Stop me if you’ve heard this one.
A cyclist in Halifax posts online that they would like to see Halifax pay for infrastructure that would make the city friendlier to bicycles. A motorist responds with an attack on how Halifax isn’t suitable for bicycles and spending money on that kind of infrastructure would be a waste of tax dollars on a small fraction of the population.
A hundred comments later, many of them can be summed up with a simple statement: Halifax can’t be a bicycle city because you can’t cycle in the winter.
Not all Haligonians agree.
This week, the Halifax Bicycle Coalition hosted events around the city for Winter Bike Week. The week is now over, but the winter isn’t. So how do you pedal around this town when the slush, salt and snow are everywhere?
The Signal took to the bicycle lanes this week to meet up with some of the town’s winter cyclists and ask them how they do it.
Jillian Banfield is Halifax’s bicycle mayor. As part of the international Bicycle Mayor and Leaders Network, she cycles around Halifax to promote all things bicycle.
She and husband Dan Peterson live in Halifax’s north end and cycle all over the peninsula. Banfield makes a daily commute to the south end and back for work.
Banfield had arthritis as an infant, which has led to mobility issues in adulthood. Biking is the easiest way for her to get around physically.
“I can’t walk on icy sidewalks, I can’t even walk down to the bus stop here. So it’s door to door service for me. That’s the best thing for my limited mobility,” she said.
For Banfield, bicycling is the fastest, most inexpensive way around town.
Peterson doesn’t bike in the winter as regularly as his wife, but he’s getting used to riding in the cold.
“People might see the snow around and the ice patches and think it’s super cold,” he said. “As long as you dress appropriately and bundle up a bit, you’ll be fine.”
He uses mitts attached to the bike handles to protect his hands from the wind. Hats under helmets, scarves and wind-resistant jackets are also recommended.
Banfield recommends studded tires to anyone who wants to get into winter cycling. The tires run about $70 each, but make it much easier to glide over the slick winter roads. She started using them two years ago and hasn’t looked back. She said they aren’t necessary, but are much safer.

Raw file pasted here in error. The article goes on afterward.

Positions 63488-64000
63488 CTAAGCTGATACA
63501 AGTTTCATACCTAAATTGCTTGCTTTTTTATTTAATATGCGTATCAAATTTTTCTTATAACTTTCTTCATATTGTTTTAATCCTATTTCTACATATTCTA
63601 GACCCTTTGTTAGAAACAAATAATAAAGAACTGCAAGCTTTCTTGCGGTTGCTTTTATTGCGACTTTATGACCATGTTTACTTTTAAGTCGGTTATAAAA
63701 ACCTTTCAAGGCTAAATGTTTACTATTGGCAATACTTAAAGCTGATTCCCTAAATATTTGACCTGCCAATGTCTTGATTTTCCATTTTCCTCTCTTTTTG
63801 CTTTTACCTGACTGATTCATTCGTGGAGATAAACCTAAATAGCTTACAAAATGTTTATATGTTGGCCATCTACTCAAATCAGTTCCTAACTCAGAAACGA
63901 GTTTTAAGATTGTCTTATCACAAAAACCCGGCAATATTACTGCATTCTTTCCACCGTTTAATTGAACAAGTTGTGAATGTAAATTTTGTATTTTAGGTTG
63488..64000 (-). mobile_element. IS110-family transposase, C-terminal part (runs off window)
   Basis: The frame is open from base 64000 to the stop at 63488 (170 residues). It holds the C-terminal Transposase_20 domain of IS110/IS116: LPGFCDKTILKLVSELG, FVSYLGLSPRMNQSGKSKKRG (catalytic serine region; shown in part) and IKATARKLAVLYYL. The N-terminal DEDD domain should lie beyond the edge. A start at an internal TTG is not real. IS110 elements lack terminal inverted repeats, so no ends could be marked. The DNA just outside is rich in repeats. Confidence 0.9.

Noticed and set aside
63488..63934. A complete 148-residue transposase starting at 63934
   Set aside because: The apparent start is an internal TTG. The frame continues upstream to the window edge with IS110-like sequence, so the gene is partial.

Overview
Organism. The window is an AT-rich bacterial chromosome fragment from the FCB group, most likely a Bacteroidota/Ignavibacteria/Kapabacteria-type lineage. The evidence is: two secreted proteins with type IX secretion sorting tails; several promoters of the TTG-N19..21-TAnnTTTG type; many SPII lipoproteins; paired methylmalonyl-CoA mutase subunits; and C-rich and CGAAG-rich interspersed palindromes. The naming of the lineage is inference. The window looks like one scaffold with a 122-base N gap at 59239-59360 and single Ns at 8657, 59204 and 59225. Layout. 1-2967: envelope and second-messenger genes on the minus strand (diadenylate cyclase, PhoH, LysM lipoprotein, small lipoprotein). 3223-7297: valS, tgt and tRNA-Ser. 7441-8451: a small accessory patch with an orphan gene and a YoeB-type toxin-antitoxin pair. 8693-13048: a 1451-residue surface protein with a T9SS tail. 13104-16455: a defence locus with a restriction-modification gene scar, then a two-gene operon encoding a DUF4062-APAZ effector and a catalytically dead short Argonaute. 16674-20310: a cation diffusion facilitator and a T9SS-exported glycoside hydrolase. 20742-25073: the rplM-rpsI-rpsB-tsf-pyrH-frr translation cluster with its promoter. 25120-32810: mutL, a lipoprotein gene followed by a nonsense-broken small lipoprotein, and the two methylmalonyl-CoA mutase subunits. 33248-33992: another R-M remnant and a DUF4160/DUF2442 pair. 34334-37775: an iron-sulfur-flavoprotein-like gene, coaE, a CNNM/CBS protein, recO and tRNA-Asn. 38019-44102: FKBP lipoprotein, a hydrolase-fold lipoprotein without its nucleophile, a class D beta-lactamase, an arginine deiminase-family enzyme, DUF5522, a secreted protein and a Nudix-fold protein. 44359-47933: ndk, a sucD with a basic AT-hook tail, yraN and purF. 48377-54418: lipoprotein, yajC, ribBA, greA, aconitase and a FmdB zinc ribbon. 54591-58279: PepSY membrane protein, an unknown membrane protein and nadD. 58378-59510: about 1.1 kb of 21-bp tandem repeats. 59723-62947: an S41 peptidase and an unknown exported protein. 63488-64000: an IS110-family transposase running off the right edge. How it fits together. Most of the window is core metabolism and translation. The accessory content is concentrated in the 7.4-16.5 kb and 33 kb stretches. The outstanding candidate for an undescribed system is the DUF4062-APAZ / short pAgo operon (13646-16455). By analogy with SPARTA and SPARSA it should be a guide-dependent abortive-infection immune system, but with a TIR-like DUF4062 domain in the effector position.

“Last winter we had so much ice and I just rode over everything. That really was a game changer for me.”
Out on the road, Banfield said a common problem in the winter is that bicycle lanes aren’t cleared regularly. This can push bikes onto the roads with cars. She would like to see Halifax make clearing bike lanes a priority. She’d also like more bike lanes with barriers to protect cyclists from traffic.
Despite the sometimes subpar conditions, John Kyle says he still prefers his bike to a car.
“I find biking fun and driving stressful. It’s as simple as that,” he said.
Winter cycling is demanding on bicycles. The salt in the air and the salt we add to the roads are tough on a bicycle’s moving parts, such as the chains and brakes.
Steady cleaning and lubricating keep bikes safe for winter biking.
Peterson’s chain is a warning of what happens when cyclists forgo regular upkeep and maintenance in the winter.
The key, Banfield said, is to keep your bike clean and dry during the winter. The maintenance doesn’t have to be major, just regular.
Mike James was bundled up in goggles and a scarf as he biked in downtown Halifax. His fat tires have better tread in the winter, so he doesn’t have to worry about road conditions as much as the average cyclist. He cycled downtown from Devonshire Avenue in the north end in five minutes.
On the first day of Winter Bike Week, Ivy Rickard was at the Bike Pedaler, her father Marc Rickard’s bike shop on Portland Street in Dartmouth. Marc said he “sold” the business to Ivy for $1. He runs the business, but Ivy makes sure to check in regularly.
“My favourite part of biking in the winter is that you get to be outside,” said Ivy. “And it’s hard to walk in snow pants. It’s actually easier to ride a bike.”
Alexander Soucy is a cultural anthropologist at Saint Mary’s University. He rode his bike through the snow to give a short talk at the Sea Horse Tavern on Tuesday as part of Winter Bike Week.
He thinks bikes have many advantages to cars. He said bicycles are cheaper, better for health and the environment, and a quicker way to get around the city. He’s hoping to begin research on how bicycle transportation influences human society.
“Do people see bicycles as toys or transportation?” Soucy asked the crowd on Tuesday. “Are they solutions or are they nuisances?”
Personally, he sees them as a transportation solution in cities.
David Hamp-Gonsalves likes the exercise. The software engineer rides every day in the winter. He said he actually looks forward to a good bike ride through the snow.
“I really like riding in weather like this. It’s the only time you have to think about riding. You can slip, it’s interesting and there’s nobody on the roads.”
Halifax municipal Coun. Shawn Cleary rides his bike year-round. This week, he stopped by his local grocery store on Quinpool Road to stock up for dinner, and possibly to grab some storm chips.
He said some of the most consistently emotionally charged emails he receives concern bicycle law and infrastructure.
As part of a Winter Bike Week event on Tuesday, Cleary spoke to a crowd of cyclists at the Sea Horse Tavern about how to best advocate for bicycle legislation.
The night before, the Halifax Cycling Coalition handed out awards and Coun. Sam Austin won “Favourite bicycle-friendly councillor” this year.
Cleary was good-humoured about it.
“It’s a popularity contest,” he joked.
Winter Bike Week ends Saturday night with a film screening at the Museum of Natural History at 7 p.m.
About the author
Ethan Lang is a student journalist at the University of King’s College. Originally from the Annapolis Valley, he spent a few years on the Rock...